January 19, 1997
"Could You Trust Wall Street with Your Retirement Savings?"
San Jose Mercury News
By Timothy Taylor
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INVESTING social Security trust funds in the stock market, dismissed as a
radical idea just months ago, is gaining respectability. It was about the only
thing that all 13 members of the Presidential Advisory Council on Social Security
agreed on in their Jan. 6 report.
Presently, the trust fund must be invested entirely in U.S. government bonds.
The argument for shifting toward stocks is simple: Stocks pay higher returns,
when averaged over long periods of time.
From 1926 to the present, the return on government bonds has averaged .7 percent
per year above inflation, while the return on stocks has averaged 8.8 percent
per year above inflation, according to calculations of Jeremy Siegel of the University
of Pennsylvania. The higher returns from investing part of the trust fund in stocks
could help keep Social Security solvent, so that it can make the scheduled payments
to those who will retire after 2025.
Stocks do fluctuate more than bonds on a year-to-year basis, so an individual
investor with a horizon of, say, five years, may sensibly decide to keep money
in bonds. But Social Security as a whole is a prototypical long-term investor,
well-positioned to ride out ups and downs of the market. Moreover, bonds are not
fully safe either, because they are at risk from inflation. If you buy a bond
paying 5 percent interest, and inflation rises above 5 percent, you are losing
The Advisory Council included all sorts - academics and pension experts, labor
and business representatives, liberals and conservatives - and they all agreed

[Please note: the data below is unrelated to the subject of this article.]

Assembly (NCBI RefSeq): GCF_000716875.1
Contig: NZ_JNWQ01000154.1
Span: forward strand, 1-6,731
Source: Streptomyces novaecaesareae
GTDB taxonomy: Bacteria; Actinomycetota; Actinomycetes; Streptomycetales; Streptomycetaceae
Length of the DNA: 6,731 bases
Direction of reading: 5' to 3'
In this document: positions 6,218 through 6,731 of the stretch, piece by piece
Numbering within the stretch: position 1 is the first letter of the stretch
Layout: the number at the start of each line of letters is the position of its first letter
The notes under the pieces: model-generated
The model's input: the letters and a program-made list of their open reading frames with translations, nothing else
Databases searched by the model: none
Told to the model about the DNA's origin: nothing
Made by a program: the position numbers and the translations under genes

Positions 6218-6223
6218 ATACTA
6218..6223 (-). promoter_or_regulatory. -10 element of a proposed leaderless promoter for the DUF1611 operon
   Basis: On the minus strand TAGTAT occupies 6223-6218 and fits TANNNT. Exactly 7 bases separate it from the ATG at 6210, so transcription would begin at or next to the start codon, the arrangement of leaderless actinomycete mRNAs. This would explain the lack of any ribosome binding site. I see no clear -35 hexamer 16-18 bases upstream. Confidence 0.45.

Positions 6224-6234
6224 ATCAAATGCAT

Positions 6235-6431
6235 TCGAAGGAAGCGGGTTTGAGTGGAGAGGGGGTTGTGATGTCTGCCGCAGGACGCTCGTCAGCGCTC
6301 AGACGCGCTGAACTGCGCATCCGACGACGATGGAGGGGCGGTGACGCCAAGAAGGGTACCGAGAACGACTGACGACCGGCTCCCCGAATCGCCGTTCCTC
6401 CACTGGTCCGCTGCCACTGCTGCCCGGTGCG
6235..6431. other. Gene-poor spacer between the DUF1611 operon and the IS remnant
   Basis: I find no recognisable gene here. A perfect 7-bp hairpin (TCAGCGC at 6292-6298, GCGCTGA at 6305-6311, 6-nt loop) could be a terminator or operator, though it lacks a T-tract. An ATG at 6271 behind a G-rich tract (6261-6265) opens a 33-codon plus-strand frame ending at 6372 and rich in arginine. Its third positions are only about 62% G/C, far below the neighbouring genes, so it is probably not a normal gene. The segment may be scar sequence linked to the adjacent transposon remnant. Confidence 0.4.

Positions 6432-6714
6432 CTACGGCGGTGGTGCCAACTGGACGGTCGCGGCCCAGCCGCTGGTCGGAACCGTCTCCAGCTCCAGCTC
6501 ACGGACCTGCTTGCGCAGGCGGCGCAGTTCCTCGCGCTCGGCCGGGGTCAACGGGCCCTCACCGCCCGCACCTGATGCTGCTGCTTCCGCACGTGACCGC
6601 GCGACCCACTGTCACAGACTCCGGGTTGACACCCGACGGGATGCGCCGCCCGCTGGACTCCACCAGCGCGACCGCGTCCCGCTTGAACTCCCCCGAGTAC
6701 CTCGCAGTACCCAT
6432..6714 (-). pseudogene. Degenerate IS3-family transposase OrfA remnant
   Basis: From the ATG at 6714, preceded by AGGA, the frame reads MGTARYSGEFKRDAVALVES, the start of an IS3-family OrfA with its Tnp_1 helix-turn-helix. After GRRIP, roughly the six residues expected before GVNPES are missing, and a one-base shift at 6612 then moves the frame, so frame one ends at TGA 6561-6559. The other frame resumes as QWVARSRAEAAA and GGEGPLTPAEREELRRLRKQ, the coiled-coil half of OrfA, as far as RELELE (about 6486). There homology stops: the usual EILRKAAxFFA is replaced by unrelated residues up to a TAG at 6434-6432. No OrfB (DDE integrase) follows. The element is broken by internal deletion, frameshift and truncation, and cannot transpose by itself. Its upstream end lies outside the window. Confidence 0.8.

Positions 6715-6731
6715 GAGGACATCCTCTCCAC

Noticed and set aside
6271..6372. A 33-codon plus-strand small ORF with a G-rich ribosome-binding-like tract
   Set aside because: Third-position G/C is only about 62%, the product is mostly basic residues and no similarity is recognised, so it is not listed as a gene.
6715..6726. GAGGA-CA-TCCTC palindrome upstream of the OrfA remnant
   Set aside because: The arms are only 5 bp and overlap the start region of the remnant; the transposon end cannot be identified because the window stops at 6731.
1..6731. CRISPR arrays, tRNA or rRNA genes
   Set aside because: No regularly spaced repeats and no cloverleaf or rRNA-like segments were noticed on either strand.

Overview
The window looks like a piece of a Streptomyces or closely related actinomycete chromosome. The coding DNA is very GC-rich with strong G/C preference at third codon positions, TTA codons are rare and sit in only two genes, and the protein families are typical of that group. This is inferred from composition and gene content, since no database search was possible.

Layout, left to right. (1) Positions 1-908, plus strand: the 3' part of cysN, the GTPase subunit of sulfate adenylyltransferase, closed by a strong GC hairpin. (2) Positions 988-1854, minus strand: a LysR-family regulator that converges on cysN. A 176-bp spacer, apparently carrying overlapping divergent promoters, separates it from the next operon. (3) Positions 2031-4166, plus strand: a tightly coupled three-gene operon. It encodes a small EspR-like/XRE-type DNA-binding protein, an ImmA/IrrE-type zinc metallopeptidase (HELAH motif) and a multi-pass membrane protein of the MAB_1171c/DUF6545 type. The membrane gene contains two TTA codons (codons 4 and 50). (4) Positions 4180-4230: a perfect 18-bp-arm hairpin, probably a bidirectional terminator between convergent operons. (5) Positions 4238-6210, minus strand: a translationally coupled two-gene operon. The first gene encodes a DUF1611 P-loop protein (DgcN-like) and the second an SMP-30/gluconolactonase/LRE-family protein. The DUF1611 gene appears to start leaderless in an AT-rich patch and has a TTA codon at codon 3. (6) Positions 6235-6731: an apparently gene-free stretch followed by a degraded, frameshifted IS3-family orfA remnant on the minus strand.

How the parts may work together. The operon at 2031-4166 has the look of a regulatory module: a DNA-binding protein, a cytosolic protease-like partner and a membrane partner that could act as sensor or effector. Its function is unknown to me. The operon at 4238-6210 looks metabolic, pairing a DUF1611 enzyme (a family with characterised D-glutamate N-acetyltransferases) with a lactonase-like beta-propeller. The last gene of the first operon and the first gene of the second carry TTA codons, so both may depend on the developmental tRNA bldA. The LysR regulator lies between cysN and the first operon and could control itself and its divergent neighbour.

that the gains from investing in stocks are too large to pass up. However, they
disagreed vehemently over whether the government should invest in the stock market
directly, or whether some of Social Security should be transmuted into individual
accounts. See, for example, the accompanying article by the AFL-CIO's Gerald Shea.
I favor shifting part of the Social Security toward individual accounts. But
the details are certain to be horribly complex, involving layer upon layer of
One set of regulations is sure to prevent individuals from taking too much
risk with their retirement funds - to avoid the situation where someone wants
(or is pressured) to invest all of their retirement savings in one business.
There is broad agreement that individuals would be limited to investing in
diversified mutual funds, not individual companies. But how much diversification
is enough? What about a mutual fund limited to small startup firms? Or limited
to companies in a certain place, like Taiwan or California? Or limited to an industry,
like computers or restaurants?
After one set of rules decides which funds are safe enough, a second set of
rules will cover switching within and between accounts. How often can you switch
investments? What fees and charges are allowable? Individual accounts will trigger
a marketing war that will make the battle between long-distance telephone companies
look like a skirmish. Prepare for a blizzard of junk mail, media ads and fast-talking
mealtime phone calls begging you to switch your retirement investments.
Yet another layer of government policies will consider what happens to the
poor in a system of individual accounts. The leading plans for individual accounts